Bryson incorporates all his story elements into a flowing narrative, ostensibly in chapters covering different months, but actually with a broader sense of time. He provides context which allows the reader to understand where the characters have come from, and where they are going into the years beyond the book’s focus.

Bryson’s book is thoughtful, entertaining and broad without ever feeling scattered. Babe Ruth was once described by a team mate as ‘a constant source of joy’; Bryson’s book deserves no less a tagline.

By Guest Reviewer: Martha Stoneham 





Sunday, 25 May 2014

Book Review: The Bombers and the Bombed: Allied Air War Over Europe, 1940-1945

By Richard Overy


Richard  Overy is a British historian who has published extensively on the history of World War II and the Third Reich, in particular he has been writing about aerial warfare during World War II for well over 30 years,. His initial work, The Air War, published in 1980, was advertised as the first general history of aerial conflict from 1939 to 1945 to appear in English. Now a professor at the University of Exeter, in his current book, Overy aims to create the first narrative history covering the full aerial assault launched by all Allied powers against targets across the continent of Europe, including occupied countries and Axis satellites. Rather than relying on the official histories, Overy has gone back to the original documents – in Britain, Germany, Russia, Italy and France – many of which were not available when the official histories were written. And rather than concentrate on Germany or Britain, he looks at attitudes towards bombing throughout Europe.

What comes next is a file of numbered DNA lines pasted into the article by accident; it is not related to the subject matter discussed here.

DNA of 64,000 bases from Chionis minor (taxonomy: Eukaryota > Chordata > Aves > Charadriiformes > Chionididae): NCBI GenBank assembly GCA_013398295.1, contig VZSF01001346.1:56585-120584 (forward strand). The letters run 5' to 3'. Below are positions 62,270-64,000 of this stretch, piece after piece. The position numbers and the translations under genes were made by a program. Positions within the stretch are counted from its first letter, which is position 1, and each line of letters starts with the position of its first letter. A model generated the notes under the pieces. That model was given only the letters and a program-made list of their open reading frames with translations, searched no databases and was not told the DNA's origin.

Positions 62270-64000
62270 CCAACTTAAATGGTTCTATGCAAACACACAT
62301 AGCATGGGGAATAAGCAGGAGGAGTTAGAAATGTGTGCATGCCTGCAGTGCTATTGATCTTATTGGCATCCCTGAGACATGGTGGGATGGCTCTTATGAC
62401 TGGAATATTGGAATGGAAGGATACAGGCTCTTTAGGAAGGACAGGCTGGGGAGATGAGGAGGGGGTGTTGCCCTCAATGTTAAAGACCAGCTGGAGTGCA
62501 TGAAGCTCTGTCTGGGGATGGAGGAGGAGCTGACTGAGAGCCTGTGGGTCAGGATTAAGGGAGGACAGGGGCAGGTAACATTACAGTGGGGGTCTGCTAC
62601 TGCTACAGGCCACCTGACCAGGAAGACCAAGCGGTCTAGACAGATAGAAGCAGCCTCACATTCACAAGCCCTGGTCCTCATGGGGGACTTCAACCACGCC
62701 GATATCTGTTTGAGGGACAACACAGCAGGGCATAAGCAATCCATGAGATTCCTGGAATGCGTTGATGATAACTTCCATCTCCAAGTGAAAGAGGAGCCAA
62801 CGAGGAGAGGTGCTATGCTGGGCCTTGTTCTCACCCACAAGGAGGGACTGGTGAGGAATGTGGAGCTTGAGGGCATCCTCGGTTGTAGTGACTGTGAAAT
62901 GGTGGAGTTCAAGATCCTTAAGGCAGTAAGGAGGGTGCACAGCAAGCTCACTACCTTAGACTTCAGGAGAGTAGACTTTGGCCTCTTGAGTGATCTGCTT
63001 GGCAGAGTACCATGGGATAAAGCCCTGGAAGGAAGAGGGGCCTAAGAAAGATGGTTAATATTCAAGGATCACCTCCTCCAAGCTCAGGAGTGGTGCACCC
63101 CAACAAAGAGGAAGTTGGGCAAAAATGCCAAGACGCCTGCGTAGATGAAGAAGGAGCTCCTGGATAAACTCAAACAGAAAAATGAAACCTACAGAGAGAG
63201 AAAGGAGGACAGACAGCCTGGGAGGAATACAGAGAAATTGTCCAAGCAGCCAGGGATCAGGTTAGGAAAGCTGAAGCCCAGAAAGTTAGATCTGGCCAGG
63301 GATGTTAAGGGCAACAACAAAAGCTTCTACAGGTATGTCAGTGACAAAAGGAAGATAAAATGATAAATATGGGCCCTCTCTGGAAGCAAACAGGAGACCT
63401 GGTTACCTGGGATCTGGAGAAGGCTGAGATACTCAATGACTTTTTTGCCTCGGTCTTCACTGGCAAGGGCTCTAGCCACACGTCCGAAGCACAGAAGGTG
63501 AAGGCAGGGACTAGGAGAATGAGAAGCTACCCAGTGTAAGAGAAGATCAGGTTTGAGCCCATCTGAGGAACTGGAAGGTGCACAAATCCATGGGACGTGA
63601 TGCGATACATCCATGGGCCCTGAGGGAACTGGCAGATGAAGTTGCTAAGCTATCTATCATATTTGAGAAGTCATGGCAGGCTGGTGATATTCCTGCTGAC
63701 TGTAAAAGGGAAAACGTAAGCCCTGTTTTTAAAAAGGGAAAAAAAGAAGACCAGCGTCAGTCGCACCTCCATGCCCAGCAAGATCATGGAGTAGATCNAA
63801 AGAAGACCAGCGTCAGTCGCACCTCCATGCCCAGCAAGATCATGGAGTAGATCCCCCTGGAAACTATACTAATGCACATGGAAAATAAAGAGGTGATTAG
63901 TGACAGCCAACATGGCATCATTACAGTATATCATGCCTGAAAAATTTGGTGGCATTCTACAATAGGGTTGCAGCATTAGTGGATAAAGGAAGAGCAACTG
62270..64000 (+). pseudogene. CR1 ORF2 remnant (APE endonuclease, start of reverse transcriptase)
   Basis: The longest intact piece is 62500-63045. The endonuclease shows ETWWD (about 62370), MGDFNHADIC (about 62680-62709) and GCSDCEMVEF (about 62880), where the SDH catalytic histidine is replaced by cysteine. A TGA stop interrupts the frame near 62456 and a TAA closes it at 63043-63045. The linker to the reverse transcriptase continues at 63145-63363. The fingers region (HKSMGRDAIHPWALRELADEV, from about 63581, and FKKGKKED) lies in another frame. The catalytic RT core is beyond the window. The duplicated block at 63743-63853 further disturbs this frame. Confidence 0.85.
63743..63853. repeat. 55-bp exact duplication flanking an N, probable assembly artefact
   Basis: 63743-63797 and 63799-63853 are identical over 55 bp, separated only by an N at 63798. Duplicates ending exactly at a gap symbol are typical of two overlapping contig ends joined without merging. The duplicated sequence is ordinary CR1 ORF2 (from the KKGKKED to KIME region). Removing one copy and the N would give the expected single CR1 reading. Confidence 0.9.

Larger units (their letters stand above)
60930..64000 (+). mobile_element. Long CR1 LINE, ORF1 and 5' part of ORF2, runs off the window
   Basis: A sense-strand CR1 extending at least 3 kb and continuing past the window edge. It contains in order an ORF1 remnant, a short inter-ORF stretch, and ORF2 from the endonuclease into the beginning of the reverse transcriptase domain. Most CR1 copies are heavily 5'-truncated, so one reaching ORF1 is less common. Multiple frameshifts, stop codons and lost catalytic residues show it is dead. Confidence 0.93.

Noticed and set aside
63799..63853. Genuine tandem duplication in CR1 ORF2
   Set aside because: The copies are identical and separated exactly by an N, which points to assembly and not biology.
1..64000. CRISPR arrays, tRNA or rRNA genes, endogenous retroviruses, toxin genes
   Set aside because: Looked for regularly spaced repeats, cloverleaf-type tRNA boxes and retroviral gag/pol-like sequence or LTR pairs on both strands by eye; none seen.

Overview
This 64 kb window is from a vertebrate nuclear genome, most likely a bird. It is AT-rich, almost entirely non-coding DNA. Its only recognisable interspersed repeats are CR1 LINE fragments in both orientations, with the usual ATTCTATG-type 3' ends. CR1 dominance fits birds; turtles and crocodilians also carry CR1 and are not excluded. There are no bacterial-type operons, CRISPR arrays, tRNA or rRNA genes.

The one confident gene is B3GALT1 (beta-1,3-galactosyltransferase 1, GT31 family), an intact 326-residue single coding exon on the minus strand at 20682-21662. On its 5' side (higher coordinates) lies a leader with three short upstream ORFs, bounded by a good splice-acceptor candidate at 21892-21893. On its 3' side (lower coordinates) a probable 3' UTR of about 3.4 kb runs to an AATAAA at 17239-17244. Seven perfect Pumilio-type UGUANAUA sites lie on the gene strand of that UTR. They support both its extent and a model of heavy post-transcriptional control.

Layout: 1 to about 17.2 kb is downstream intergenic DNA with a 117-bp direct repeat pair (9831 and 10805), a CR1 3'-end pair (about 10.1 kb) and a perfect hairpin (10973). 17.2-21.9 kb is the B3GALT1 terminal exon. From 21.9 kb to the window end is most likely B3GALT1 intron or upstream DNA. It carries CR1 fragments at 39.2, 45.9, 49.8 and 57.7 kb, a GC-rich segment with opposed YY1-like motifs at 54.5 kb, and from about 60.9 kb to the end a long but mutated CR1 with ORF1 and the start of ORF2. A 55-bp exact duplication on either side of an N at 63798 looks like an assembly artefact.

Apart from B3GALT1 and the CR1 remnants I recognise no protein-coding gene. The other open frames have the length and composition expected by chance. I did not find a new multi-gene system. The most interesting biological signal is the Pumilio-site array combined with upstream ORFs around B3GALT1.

RRP: £19.99
Publisher: Viking
Publication Date: Feb 2014
ISBN: 978-0670025152
Buy This Book

His fresh approach is apparent right from the opening. He starts the book not with Germany or Britain or even Poland, but with the bombing of Bulgaria. His message is clear: bombing was not solely a German phenomenon, it was a fact of life for almost every country on the Continent. Nearly a third of the bombs that the Allied air forces dropped on Europe fell not on Germany but on countries they were supposed to be liberating. Furthermore the author repeatedly and critically calls into question the value of all such large-scale bombing. When conducted in support of an army, it can often cause more harm than good: the devastation of Caen or the Nazi bombing of Stalingrad, for example, the latter creating the perfect environment for urban guerrilla warfare.